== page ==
Friday, November 25, 2016

Forty Creek Double Barrel Reserve Whisky

In my post about Pike Creek Whisky, I explained why many Americans need to challenge their knowledge of, and prejudices against, Canadian whisky. And in my first post about the unrelated Forty Creek Whisky, I implied what I'm about to state explicitly:

Forty Creek has zero cachet whatsoever where I live. 

I am a native and lifelong resident of Philadelphia, Pennsylvania. Canadian whisky is clearly not big in Philly -- there's very little of it in alcohol-serving businesses, and most often, you see the usual suspects like Crown Royal and Seagram's VO. Even Canadian Club isn't served at some bars and restaurants which used to serve it. 

When it comes to Forty Creek, forget it. I almost never see it in alcohol-serving businesses. People I talk to have either never heard of it or never had it. And we must factor in Pennsylvania's state-level peculiarities: we have state-owned and operated liquor stores -- no, you cannot buy spirits at supermarkets -- and ass-backwards laws regulating alcoholic beverages. In 2016, some of these laws have been loosened considerably, but it is still illegal for me to do my liquor shopping in another state. Oh, I'm sorry; do you routinely buy a bottle of whisky in Delaware and bring it into Pennsylvania? Congratulations; you're a bootlegger. Do you get away with it? Good for you; knowing my luck, I wouldn't, so I don't try.

There seems to be a basic standard inventory across our state stores; no Forty Creek product falls into this category. Then there are items which appear in the official state store catalogue, but are only sold at certain locations; Forty Creek's deceptively-named standard expression Barrel Select is one of these. It's easy enough to find in Philadelphia if you know where to look; it's also easy enough to miss out on. Then there are items you won't find in the catalogue, and unless you stumble upon them at a state store with an adventurous inventory, they're only available online or through special order; Forty Creek Copper Pot and Double Barrel Reserve are both "special order" items, and they both come with a minimum purchase of 12 bottles. So obviously, most people (myself included) won't order them except for a business that serves alcohol. But most such businesses in Philadelphia don't serve Forty Creek!

Imagine my irritation when, on the Forty Creek Facebook page, I admitted that Barrel Select was the only expression I'd had, and someone told me that I NEEDED to try Copper Pot. I think she was trying to be helpful, but I explained to her in pedantic detail why I couldn't even though I wanted to. She did not respond.

In early October, I visited Bourbon and Branch, one of Philadelphia's more interesting whisky bars (also a music venue), and I was in disbelief: Forty Creek Double Barrel Reserve was on the menu! Of course, I ordered it! I ordered it neat, and the bartender served it neat, but in a rocks glass. I went back a few weeks later with a pen and notepad so I could review it. Different bartender, and he served it in a Glencairn glass. My senses of smell and taste are pretty sensitive, so even though the Glencairn is widely considered the gold standard, I tend to feel that it over-concentrates the aromas and flavors. But for reviewing a whisky I can only get in a bar, it allowed me to isolate the whisky from other scents in the air. (For me, it goes without saying that if I can smell something, I can also taste it, but clearly, this is not a universal human experience!)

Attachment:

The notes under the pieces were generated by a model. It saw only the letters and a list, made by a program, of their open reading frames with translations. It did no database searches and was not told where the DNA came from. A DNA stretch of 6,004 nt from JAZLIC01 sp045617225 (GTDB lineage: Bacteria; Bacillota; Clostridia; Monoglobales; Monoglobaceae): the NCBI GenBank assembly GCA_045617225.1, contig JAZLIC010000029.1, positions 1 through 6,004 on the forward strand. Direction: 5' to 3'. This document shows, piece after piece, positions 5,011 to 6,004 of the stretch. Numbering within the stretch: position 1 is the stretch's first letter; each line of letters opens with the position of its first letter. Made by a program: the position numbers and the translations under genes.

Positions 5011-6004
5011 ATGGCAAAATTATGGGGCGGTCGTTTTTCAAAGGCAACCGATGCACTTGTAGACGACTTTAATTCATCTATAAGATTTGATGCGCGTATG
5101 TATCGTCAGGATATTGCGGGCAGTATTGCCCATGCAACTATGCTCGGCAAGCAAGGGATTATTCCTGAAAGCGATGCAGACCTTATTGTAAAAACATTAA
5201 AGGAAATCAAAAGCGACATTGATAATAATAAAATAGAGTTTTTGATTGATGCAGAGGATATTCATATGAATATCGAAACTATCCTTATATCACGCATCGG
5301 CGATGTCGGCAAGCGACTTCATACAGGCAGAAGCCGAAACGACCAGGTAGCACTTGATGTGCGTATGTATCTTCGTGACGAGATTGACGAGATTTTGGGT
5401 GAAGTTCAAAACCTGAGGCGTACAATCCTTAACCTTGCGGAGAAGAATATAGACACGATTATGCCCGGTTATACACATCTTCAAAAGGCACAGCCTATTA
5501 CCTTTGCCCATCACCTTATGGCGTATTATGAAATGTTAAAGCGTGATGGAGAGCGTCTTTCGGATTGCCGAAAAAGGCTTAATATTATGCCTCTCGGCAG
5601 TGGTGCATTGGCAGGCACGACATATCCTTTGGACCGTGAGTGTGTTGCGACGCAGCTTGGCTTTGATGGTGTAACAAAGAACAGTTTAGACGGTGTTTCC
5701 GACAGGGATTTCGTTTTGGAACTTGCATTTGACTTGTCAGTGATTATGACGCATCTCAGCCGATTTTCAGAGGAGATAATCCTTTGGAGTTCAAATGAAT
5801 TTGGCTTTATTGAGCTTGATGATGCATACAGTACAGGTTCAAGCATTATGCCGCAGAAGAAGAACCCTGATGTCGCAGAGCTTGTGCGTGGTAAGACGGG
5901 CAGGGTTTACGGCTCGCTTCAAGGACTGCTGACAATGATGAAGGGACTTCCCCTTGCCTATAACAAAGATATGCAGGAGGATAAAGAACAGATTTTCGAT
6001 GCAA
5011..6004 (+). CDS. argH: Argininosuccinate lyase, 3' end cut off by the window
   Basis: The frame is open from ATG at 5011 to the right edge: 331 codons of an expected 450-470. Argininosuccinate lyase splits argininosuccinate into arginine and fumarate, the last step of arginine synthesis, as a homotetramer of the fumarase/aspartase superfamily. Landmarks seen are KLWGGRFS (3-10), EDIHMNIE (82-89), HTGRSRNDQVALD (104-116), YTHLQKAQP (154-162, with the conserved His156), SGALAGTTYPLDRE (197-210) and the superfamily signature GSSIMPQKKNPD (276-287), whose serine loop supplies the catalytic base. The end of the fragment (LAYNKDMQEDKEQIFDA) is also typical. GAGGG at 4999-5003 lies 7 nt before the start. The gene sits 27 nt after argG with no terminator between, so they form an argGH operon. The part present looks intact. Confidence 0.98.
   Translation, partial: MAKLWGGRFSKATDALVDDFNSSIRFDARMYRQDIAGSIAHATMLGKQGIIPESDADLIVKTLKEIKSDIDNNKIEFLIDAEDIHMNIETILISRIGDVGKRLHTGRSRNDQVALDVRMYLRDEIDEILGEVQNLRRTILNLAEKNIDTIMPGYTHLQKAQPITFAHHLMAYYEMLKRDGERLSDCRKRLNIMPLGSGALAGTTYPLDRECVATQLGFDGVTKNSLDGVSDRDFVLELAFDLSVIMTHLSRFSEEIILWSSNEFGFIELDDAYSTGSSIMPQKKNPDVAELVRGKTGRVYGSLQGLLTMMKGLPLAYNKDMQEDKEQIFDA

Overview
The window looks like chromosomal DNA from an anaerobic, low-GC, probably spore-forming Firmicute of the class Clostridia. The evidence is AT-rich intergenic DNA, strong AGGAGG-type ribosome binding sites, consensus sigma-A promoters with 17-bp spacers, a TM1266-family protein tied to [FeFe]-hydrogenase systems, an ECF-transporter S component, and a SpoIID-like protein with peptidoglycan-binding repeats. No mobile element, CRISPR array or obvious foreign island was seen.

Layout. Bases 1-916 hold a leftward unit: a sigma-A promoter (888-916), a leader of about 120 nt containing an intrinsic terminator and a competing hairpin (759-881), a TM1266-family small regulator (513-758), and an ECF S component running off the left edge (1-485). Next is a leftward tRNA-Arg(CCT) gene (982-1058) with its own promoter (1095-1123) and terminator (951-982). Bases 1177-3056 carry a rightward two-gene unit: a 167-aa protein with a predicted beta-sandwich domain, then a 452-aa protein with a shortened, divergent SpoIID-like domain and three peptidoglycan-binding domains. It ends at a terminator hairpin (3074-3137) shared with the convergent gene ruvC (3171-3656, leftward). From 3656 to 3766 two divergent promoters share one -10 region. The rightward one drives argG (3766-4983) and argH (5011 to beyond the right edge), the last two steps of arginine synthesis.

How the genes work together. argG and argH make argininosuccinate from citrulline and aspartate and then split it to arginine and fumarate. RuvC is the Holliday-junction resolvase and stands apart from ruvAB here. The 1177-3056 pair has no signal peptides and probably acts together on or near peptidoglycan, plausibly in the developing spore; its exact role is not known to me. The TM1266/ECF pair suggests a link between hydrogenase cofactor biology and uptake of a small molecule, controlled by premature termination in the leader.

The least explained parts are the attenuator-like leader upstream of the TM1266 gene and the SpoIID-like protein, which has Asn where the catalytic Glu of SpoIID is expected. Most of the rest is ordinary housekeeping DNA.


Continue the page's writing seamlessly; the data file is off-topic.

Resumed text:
Don't judge a book by its cover: that Berenstain children's book is actually the whisky menu!

So why is this whisky called "Double Barrel Reserve"? From the product's webpage, Whisky Maker John K. Hall: "A few years ago, I had the opportunity to purchase some outstanding bourbon barrels from Kentucky. [...] After ageing my rye, barley and corn whiskies in their own special barrels, I decided to bring them together as a meritage, and placed the three whiskies into the bourbon barrels."

Meritage. You guessed it: he used to be a winemaker.

Forty Creek Double Barrel Reserve
Blended Canadian Whisky
No Age Statement
40% ABV (80 Proof)

Color: Copper with golden and amber tinges.

Body: A solid medium. Nice depth, but also fleet in its movement around the glass.

Nose: Figs. Prunes. Tangy. Spicy. Citric. Woody. Caramel. The alcohol is subtle, but it dances inside my nostrils. Unmistakably Forty Creek, but more robust than Barrel Select. 

Palate: Smooth, creamy, corn-forward entry. Bold spiciness with cracked black pepper heat and nutmeg providing depth. Lemon zest. Rich breakfast cereal backbone. Assertive, tangy dark fruits. A sweet note pitched between fruitcake and panettone. Sugar-coated dates. Extremely well-synthesized grain flavors -- no clear delineation among the corn, barley, and rye. A bit of alcohol sharpness, which in this case gives the whisky a most welcome kick. A light coating of gooey caramel.

Besides Sipping Neat: I haven't tried it any other way and I doubt that I want to.

Overall: Outstanding! Not your father's Canadian whisky.

Thank you for reading and as always...Happy Drinking!

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